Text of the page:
Tuesday, August 29, 2006


VBScript and %windir%\Registration

I loathe the typical and all to frequent support response to weird desktop issues: reimage it! If your company has an SLA established where by issues that cannot be resolved within a certain time period, yadda, yadda, yadda; but I see it too often where these SLAs don't exist, and folks just jump to reimaging the system when a solution isn't easily available.

Case in point: User logs onto their workstation one morning and receives the error:

Can't find script engine "VBScript" for script \\server\sysvol\domain.com\Policies\{1E6FB511-C1A1-49AB-8E4C-BC34076F683B}\User\Scripts\Logon\Drivemapping.vbs
They click OK and then nothing happens. Explorer doesn't load; you can't even manually start it. Yet when you logon as an administrator, all is well.

Little could be found via Google on this error. I tried a few things (re-register vbscript.dll, reinstall IE6 SP1, patch) - no dice. I was able to replicate the error when logged on as an admin by using runas /user:domain\username "wscript myscript.vbs" which caused the same error. I assumed it was a permissions issue, so I whipped out the handy regmon and filemon tools. Nothing in the regmon capture log (filtered to just wscript) indicated a problem, but filemon quickly showed the source of the problem: access denied to C:\WINNT\Registration\R000000000006.clb. I checked the privs - System & Admins Full Control, Everyone special Read (everything but execute). The permissions were unique to the folder, not inherited from the system root.

The fix:

cacls %windir%\Registration /e /g Users:R
It took me about an hour of total work to come up with a single command-line fix, versus the hours of toil and trouble to backup the user data, reimage the system, replace the data, etc. Of course that's another task for me for a rainy day: automate that process with SMS OSD.... :)

Sunday, August 27, 2006


CSG/CWI Interaction

For someone who has been working with Citrix for years, this is probably a very simple concept, but it just "clicked" for me the other day. (You know when a concept is just out of reach but then one day it just clicks and suddenly makes sense? I love it when that happens!)

I'm talking about the interaction between Citrix Secure Gateway (CSG) and Citrix Web Interface (CWI). In some environments, these roles are separated out onto multiple servers so that this interaction makes much more sense, but in my case they are both on the same physical server.

I was having an issue where after I thought I had it all configured and it should be working, the clients were receiving an IIS "Bad Request (Invalid Hostname)" error. It turns out this was because I had defined a host header value on the IIS Default Web Site (used for the Citrix Web Interface).

The SSL certificate for the URL is primarily used by CSG. When the client hits the server on 443, it's talking with CSG. Then CSG internally hits the CWI site at http://localhost, not the URL. I found a post on Brian Madden's forums that suggested for additional security you should configure the IIS website to only listen on instead of a specific external IP or All Unassigned. So removing the host header value from the IIS site fixed my problem, but I also set it to only listen on the local IP and all is still good.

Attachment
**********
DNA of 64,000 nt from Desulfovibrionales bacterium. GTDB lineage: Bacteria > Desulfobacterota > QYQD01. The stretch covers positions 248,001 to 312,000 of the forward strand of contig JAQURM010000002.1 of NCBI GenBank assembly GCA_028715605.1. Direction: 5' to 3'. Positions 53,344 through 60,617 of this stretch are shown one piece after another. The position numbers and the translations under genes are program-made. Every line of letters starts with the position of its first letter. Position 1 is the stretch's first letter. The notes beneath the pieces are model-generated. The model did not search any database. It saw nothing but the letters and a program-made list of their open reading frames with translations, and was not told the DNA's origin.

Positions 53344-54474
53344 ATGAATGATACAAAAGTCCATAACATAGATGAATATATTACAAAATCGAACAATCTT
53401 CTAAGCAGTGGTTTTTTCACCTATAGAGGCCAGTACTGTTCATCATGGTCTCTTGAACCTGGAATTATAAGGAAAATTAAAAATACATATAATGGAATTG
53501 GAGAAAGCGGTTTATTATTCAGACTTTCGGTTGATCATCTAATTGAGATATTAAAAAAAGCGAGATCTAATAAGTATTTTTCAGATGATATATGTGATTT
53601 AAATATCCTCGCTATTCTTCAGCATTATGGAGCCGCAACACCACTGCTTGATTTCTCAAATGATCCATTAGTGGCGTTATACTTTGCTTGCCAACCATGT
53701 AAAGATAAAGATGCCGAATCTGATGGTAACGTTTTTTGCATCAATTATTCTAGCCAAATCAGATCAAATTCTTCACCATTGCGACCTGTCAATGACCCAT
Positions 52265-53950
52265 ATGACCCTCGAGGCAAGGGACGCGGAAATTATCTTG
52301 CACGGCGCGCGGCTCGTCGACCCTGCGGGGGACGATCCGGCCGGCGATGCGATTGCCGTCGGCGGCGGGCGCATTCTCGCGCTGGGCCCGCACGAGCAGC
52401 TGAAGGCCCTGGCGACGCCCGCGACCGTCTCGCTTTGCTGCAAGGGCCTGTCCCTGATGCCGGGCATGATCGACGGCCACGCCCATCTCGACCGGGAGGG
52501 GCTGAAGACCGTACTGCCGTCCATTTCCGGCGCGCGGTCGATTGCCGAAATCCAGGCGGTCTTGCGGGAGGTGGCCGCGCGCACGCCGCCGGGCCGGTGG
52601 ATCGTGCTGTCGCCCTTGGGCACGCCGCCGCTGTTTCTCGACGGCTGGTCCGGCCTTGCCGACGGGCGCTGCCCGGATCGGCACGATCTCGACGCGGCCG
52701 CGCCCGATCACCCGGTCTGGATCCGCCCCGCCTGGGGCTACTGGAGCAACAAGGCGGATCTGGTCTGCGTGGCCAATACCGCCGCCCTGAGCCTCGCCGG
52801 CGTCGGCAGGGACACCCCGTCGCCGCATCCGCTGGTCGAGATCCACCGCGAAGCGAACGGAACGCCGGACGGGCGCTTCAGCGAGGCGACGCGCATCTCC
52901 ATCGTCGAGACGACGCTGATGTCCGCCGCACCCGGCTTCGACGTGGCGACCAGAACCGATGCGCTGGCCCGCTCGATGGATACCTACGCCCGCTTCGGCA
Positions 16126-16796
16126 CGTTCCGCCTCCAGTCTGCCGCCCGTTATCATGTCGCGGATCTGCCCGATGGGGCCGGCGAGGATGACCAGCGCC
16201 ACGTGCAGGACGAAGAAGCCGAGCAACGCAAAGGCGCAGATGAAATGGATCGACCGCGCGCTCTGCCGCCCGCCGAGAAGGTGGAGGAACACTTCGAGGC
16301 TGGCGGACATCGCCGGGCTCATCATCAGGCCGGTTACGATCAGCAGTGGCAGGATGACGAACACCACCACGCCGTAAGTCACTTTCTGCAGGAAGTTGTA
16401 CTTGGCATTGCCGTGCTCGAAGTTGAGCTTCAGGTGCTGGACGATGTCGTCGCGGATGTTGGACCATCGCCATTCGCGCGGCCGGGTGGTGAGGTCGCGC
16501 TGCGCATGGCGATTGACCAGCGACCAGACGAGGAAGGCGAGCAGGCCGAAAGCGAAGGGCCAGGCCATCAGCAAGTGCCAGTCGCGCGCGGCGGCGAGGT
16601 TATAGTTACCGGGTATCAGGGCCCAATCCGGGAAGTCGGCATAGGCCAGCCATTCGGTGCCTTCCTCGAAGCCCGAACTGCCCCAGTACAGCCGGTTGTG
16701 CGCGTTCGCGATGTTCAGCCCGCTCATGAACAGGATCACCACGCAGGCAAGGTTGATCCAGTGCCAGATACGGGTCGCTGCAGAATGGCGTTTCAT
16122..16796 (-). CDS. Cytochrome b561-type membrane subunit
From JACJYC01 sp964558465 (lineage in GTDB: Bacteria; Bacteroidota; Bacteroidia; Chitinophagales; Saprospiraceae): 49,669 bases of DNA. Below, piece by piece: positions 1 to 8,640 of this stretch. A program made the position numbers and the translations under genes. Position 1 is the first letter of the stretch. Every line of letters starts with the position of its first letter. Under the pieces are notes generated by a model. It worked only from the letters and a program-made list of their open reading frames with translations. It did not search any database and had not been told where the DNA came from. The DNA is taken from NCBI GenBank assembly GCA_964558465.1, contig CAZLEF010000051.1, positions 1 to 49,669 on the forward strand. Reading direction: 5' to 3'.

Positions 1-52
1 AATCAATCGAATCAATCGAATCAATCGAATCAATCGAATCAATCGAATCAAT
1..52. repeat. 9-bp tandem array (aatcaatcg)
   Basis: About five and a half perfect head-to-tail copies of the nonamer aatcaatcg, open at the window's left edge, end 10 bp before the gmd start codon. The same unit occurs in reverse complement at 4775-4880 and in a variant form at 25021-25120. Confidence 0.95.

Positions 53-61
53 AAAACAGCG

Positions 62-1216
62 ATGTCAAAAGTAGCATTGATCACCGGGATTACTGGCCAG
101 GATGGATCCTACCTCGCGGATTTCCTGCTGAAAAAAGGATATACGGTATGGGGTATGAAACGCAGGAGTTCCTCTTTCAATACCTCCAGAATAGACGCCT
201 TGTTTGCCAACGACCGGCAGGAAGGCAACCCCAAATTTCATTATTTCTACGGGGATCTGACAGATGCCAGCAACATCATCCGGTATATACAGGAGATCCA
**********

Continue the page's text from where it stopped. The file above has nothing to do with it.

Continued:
Here's a diagram that I whipped up to show the interaction. I'm very much a visual learner, so I often create things like to this to help me visualize what's happening. The diagram also gives which ports are needed through the firewalls; once setup this is all visible using netstat on each system.

Citrix CSG-CWI Interaction

Monday, August 14, 2006


CLI Tab-Completion for Win2k

[HKEY_CURRENT_USER\Software\Microsoft\Command Processor]

It exists by default in XP. How to Enable Automatic Complete for the Command Prompt implies that it did exist in NT.

I wish I would have found this months ago, since all I have at work (other than my laptop) is Win2k.

Wednesday, August 02, 2006



As previously mentioned, I wrote a script to loop through creation of multiple printers.

It makes a lot of assumptions, but does the trick. There are probably better ways to do some of the steps of this script, but again: it works.

' Creates printers on local system from input file
' Input file:
' - Must be plain text
' - No header or whitespace
' - Tab-delimited columns: Printer Name, IP Address, Driver Name, Location, Comment
' Assumptions:
' - The Standard TCP/IP Port will be named IP_%IPADDRESS% where %IPADDRESS% is the input value and it will use the RAW protocol on port 9100
' - The driver will be for Windows 2000/XP/2003 only and must be included with Windows source
' - The share name is the same as the printer name
' - The share will be published
' - The printer will use bi-directional support when available
' - Everything else is the default value
' The resulting printers are as if manually created accepting default values.

' create shell object (used later)
set objWsh = WScript.CreateObject ( "WScript.Shell" )

' create FileSystemObject
set objFSO = WScript.CreateObject ( "Scripting.FileSystemObject" )